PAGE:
Real Life Stories
A Virtual Visit Strategy
There is nothing like actually visiting a construction site to bring things to life for an Architectural Technology student, but this is not always possible. A memo about mobile video conferencing, an assignment for the course Renovation Techniques (221-540-VA), and a distant site were catalysts for a dynamic strategy for presenting information about residential construction.
The Addition Project at the Start of Construction
A Technological Discovery
My brother had recently put an addition onto his home. He had been very involved with the project, designing, acting as his own general contractor, and taking copious photos of the construction. He was going to allow me to use all of the documentation from the project to teach my course on renovation. I had a great ensemble of information that my students could use, but because the house is situated outside of Boston, there was no possibility of doing a field trip to see the site. When I found out about this video conferencing unit, I thought, “What a fun way to surprise the students with a virtual visit!”
Because it was the first time I was trying something like this, support staff at Vanier College really came to my aid. I met with Nathan Loewen, a teacher at Vanier and Project Director for Virtual Team-Teaching 2012-13 with the Entente Quebec-Canada. We discussed the various options, and he showed me the new MCVU (mobile conferencing video unit), but ironically, with all this technological expertise, Skype ended up being the easiest thing to use.
Working out the arrangements with Jocelyne Trudeau from IT, who was very helpful, we tried various combinations of screens, computers, and rooms, encountering and overcoming difficulties with Skype connections. We settled on using two screens in a viewing room here, and my brother using his desktop computer and laptop. The students would see him on one screen, while he would talk about the construction photos which would appear on the other screen. We both had the construction photos which we numbered. While I was showing the photos here, he was actually going through them on his laptop, so we could synchronize using oral cues.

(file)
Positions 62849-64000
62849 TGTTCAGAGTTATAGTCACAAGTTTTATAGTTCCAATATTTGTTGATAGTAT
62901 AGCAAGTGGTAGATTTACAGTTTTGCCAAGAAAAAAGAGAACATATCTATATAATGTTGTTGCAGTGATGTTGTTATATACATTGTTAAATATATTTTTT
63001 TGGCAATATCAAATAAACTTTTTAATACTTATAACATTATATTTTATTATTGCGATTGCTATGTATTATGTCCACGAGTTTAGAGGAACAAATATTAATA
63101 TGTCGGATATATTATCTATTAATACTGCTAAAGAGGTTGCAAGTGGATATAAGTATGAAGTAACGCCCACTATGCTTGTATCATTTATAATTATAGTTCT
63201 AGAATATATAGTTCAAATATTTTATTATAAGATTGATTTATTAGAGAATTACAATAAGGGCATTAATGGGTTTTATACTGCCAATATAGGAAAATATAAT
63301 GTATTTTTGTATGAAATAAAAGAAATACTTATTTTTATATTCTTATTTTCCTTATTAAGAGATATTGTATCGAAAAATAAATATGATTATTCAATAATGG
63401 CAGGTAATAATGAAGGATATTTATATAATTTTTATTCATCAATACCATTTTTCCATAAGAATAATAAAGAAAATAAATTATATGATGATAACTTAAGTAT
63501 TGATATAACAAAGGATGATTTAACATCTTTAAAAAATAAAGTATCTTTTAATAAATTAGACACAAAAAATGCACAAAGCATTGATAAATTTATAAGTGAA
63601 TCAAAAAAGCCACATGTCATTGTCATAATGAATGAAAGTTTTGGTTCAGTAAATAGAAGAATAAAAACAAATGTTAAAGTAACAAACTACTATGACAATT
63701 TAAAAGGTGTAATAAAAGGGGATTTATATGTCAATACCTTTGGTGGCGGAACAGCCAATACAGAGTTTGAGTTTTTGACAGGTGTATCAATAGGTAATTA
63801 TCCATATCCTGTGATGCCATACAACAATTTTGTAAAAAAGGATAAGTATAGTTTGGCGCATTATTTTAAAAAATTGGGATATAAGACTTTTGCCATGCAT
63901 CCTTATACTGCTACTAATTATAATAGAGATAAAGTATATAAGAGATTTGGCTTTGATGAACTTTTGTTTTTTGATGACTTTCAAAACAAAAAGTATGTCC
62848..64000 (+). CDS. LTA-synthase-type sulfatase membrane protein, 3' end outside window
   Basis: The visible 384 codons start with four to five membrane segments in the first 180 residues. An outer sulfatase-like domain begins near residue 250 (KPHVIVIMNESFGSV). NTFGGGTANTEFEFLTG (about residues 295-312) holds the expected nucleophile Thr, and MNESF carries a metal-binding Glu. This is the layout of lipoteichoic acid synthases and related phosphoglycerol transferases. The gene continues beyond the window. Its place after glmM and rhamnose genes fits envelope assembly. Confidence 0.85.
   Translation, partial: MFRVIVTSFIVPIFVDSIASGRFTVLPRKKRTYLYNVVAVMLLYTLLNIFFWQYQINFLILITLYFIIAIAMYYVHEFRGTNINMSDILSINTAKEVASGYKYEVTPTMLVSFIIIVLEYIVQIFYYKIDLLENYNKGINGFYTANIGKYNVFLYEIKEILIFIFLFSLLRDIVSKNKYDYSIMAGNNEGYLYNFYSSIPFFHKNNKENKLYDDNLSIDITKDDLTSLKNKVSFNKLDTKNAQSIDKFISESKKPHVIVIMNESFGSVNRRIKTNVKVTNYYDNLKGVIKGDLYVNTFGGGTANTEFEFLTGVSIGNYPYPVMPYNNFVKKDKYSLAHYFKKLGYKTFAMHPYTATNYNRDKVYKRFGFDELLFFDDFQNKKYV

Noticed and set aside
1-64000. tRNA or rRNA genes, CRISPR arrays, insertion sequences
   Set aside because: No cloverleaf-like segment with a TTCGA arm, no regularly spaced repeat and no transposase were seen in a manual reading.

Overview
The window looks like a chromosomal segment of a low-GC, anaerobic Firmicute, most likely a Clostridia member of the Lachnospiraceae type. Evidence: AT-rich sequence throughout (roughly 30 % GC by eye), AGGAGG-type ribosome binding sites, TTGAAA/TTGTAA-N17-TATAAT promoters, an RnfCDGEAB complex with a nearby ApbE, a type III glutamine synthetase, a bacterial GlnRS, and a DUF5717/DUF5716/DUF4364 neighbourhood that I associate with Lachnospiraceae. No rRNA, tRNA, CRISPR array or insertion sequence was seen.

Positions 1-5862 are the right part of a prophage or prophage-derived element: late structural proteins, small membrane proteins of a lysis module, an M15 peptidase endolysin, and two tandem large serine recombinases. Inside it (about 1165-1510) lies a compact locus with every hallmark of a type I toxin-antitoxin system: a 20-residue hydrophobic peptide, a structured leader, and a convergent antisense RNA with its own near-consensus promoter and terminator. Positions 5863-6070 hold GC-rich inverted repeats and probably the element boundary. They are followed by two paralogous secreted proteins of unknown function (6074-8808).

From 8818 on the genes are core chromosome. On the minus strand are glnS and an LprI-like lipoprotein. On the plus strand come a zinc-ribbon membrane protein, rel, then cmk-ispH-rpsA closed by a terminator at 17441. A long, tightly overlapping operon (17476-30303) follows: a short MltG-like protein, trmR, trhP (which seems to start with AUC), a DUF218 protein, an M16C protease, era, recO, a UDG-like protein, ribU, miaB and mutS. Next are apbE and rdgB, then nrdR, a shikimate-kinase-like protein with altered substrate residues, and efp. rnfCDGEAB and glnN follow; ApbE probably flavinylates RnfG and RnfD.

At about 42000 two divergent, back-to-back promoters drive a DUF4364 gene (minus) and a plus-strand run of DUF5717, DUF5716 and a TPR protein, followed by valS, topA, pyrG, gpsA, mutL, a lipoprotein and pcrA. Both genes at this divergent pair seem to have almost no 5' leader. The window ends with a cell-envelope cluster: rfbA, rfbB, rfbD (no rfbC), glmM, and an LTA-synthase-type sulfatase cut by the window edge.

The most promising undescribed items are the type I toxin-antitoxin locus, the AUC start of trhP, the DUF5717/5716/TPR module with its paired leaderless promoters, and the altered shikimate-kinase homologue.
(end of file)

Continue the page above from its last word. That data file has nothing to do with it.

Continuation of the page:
Framing the House
Closing in the Addition
The Finished Project
A Surprise Visit
On the day of the visit, I introduced the project like any other assignment, giving the students the drawings and documentation, and explaining it in detail.
The assignment was to build upon the existing architectural drawings. The drawings had been prepared using Sketch-up, and, while looking very clean, didn’t give much detail beyond structural information. The students were assigned to draw a section cut in Autocad through the new building, providing complete architectural information as well as the attachment to the existing building.
I finished presenting the assignment, and then said, “Let’s take a fifteen minute break.” I asked them to meet in another classroom. When they walked into the new classroom, there was my brother on the screen, relaxing on the sofa in the new addition, ready to talk to them. It was a complete surprise!
A Perspective from the Project Drawings
While he was going through all his construction photos, I would occasionally stop them and point out where you might notice something on the drawing. They were supposed to be following the construction and also looking at the drawings at the same time. My brother was chatting away, calling himself an educated client. He discussed the whole construction process, why he made certain decisions, what problems he encountered during construction and issues he had with the construction drawings. He provided a lot of useful information, also talking about scheduling and project management, topics that the students were also studying. The students then had a chance to ask questions; Jocelyne had set up the microphone so this was possible.
My students were very happy with the visit. They thought it was really fun, informative, and they loved hearing my brother speak.
After the visit, I provided them with a selection of the construction photos to consult while doing their assignment. They were supposed to take the information from the photo to apply to their architectural detailing, using direct observation.
A Promising Future
I’m not teaching this course right now, but this technology has great educational potential for architectural technology. The visit was very successful, but it would have been even better if he could have walked around while he was talking.
In the future, I can see virtual visits to all sorts of buildings and construction sites. While it is great to see the real thing, a combination of real and virtual tours would allow us to visit more often and to a variety of locations. Some construction sites already have cameras set up for “virtual” supervision of construction. If we could virtually visit their site once a week or once every two weeks, seeing the progression of the construction would be a way of making the theoretical information of our courses transfer into the real world.